Odd-Even Part II: A unique form of participatory policy


Gaurav Dixit

The second phase of the odd-even road rationing scheme is going to be implemented from 15 April to 30 April.

The announcement for the second phase came after overwhelmingly positive results of a public consultation conducted by the Delhi government.

According to the survey, 81% of those consulted have backed the scheme’s reintroduction and 19% opposed. If anything the survey suggests people’s willingness to accept a scheme which requires considerable public participation.

The first phase of odd-even formula received mixed response, with its own share of criticism. However, critics overlooked AAP’s fundamental departure from the past trends of policy making and implementation. Instead of getting stuck in a vast array of bureaucratic rules and ever persistent bureaucratic problems, it allowed the population to take command and become aware of the environmental pollution, its limits and its remedies. Policy echoes the opinion of people, who were concerned about the growing pollution but seemed clueless of solutions.

Past trends

Policy making in India has always been problematic because of the huge population, demographic variety and even ineluctable conflicting interests.

Policy makers have stumbled to either enact or effectively implement appropriate environmental policies to address the looming crisis at hand.

The primary reason behind it is that policies are not only seen as the social welfare measures but also a major instrument of political mobilisation of vote banks. Formulation has been either based along the lines of the ideologies or political gains of the ruling parties. The goals of the policy are often determined by the interest groups or the lobbyists.

Although, theoretically the policy framework seems to be democratic and in favour of the majority of the citizens, practically it has failed to anticipate, acknowledge and take action which will have positive impact on the people.

Environment is one such area where policy makers have failed to build capacity, instruments or institutions to protect our natural world. As the environment degradation increases, a cautiously devised policy becomes imperative not just because of the political negligence of politicians and political parties in the past, but due to its exigencies and momentous impact on our day to day life.

Odd Even Social impact

So where does AAP Delhi government’s Odd-Even policy stand on the ever evolving debate on environment and policy making? The merits and demerits of Odd-Even and its outcome are rigorously debated but rarely with factual considerations or proper analysis.

Even a presumptive case is made based on political and ideological interpretation.

The effect can be discussed both in short-term environmental gains and in terms of social impact. Environmental gains have been discussed in details by a large section of experts, however little is written about its social impact.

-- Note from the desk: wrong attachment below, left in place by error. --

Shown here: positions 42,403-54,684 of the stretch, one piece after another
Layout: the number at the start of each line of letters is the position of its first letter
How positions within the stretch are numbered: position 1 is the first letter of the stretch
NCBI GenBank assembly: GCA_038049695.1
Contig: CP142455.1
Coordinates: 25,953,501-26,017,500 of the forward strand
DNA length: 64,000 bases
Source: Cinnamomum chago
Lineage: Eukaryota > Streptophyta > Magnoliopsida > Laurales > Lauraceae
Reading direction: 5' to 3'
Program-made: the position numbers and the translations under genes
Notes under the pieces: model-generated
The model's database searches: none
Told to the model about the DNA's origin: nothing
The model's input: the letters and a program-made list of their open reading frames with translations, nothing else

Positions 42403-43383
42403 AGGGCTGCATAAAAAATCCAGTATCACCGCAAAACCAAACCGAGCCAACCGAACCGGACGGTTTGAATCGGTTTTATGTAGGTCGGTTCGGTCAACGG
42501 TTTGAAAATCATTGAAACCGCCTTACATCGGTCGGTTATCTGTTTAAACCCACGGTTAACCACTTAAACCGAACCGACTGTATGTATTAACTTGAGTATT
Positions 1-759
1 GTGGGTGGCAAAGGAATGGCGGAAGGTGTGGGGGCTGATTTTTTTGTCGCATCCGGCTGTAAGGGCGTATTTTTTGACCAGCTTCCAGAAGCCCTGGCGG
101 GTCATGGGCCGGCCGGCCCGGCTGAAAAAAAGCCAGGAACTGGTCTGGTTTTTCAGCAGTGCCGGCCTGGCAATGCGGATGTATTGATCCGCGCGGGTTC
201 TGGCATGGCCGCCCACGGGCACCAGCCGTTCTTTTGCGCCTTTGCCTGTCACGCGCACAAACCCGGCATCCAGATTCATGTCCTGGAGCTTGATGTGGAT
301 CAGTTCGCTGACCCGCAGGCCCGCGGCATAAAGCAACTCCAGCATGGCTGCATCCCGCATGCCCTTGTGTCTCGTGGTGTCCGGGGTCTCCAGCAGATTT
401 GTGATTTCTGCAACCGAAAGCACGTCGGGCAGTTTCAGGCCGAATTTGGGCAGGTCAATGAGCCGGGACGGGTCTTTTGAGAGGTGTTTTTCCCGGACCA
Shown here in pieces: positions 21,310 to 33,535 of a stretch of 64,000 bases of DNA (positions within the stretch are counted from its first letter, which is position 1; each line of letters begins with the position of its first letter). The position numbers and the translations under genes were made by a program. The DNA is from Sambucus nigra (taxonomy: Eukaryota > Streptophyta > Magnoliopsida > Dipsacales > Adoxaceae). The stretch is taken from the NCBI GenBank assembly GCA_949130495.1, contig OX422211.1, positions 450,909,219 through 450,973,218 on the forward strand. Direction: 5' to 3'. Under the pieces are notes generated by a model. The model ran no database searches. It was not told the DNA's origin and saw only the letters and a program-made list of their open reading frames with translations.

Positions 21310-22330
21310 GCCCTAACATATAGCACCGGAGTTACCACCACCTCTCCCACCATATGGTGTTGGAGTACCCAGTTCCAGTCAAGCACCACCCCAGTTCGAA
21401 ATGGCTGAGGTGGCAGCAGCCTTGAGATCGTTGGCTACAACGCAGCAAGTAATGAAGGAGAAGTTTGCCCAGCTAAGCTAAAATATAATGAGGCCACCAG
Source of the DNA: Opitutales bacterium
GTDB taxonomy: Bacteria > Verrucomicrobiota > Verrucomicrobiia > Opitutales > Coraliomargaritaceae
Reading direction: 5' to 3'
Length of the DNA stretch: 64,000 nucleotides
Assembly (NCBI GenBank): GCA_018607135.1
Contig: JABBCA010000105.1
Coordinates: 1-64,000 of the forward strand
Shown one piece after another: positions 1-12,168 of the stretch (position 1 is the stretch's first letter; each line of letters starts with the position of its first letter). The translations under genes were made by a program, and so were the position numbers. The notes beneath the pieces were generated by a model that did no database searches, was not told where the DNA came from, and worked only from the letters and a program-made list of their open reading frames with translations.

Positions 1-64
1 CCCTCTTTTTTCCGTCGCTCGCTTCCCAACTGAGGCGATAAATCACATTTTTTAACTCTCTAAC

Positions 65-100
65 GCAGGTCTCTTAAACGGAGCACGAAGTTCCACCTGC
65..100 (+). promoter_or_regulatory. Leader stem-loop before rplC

Unlike past policies on environment, this time government’s response was slightly on positive side, with the government indicating that the demand for any change should be considered after taking into account various issues including two major factors- community awareness alongside community participation.

This has been done keeping in mind a simple fact- no environment policy can ever succeed without engaging people. A policy should not be a top-down steering but a bottom-up process.

The best thing about Odd-Even is that both the policy formulation and policy implementation are done keeping population at large in mind.

Instead of appeasing a section of society, there is tendency to integrate masses in both approval and execution of the formula. Instead of becoming an instrument of political mobilisation of vote politics, the formula became an instrument of social mobilisation to deal with pollution menace.

The onus of making it successful was equally shared by government and the population. Results of such efforts are that community comes forward to lend their helping hand above hardship it faces during implementation.

Individuals and groups, not bureaucracies or government institutions are the key players of the policy implementation.

Even a peripheral reading of Odd-Even formula intimates that the policy has brought community at the centre of the solution.

There are conflicting reports on the success rate of Odd-Even formula, but one has to agree that it is tough to say if it is the right policy at a given point of time on given scale. So to judge odd even formula simply on its impact on bringing down the pollution level would be injustice to the policy.

It’s a policy in progress and its evaluation needs to incorporate various social changes it aims to brings, slowly but steadily.

Gaurav Kumar is an independent observer and analyst on Peace and conflict in South Asia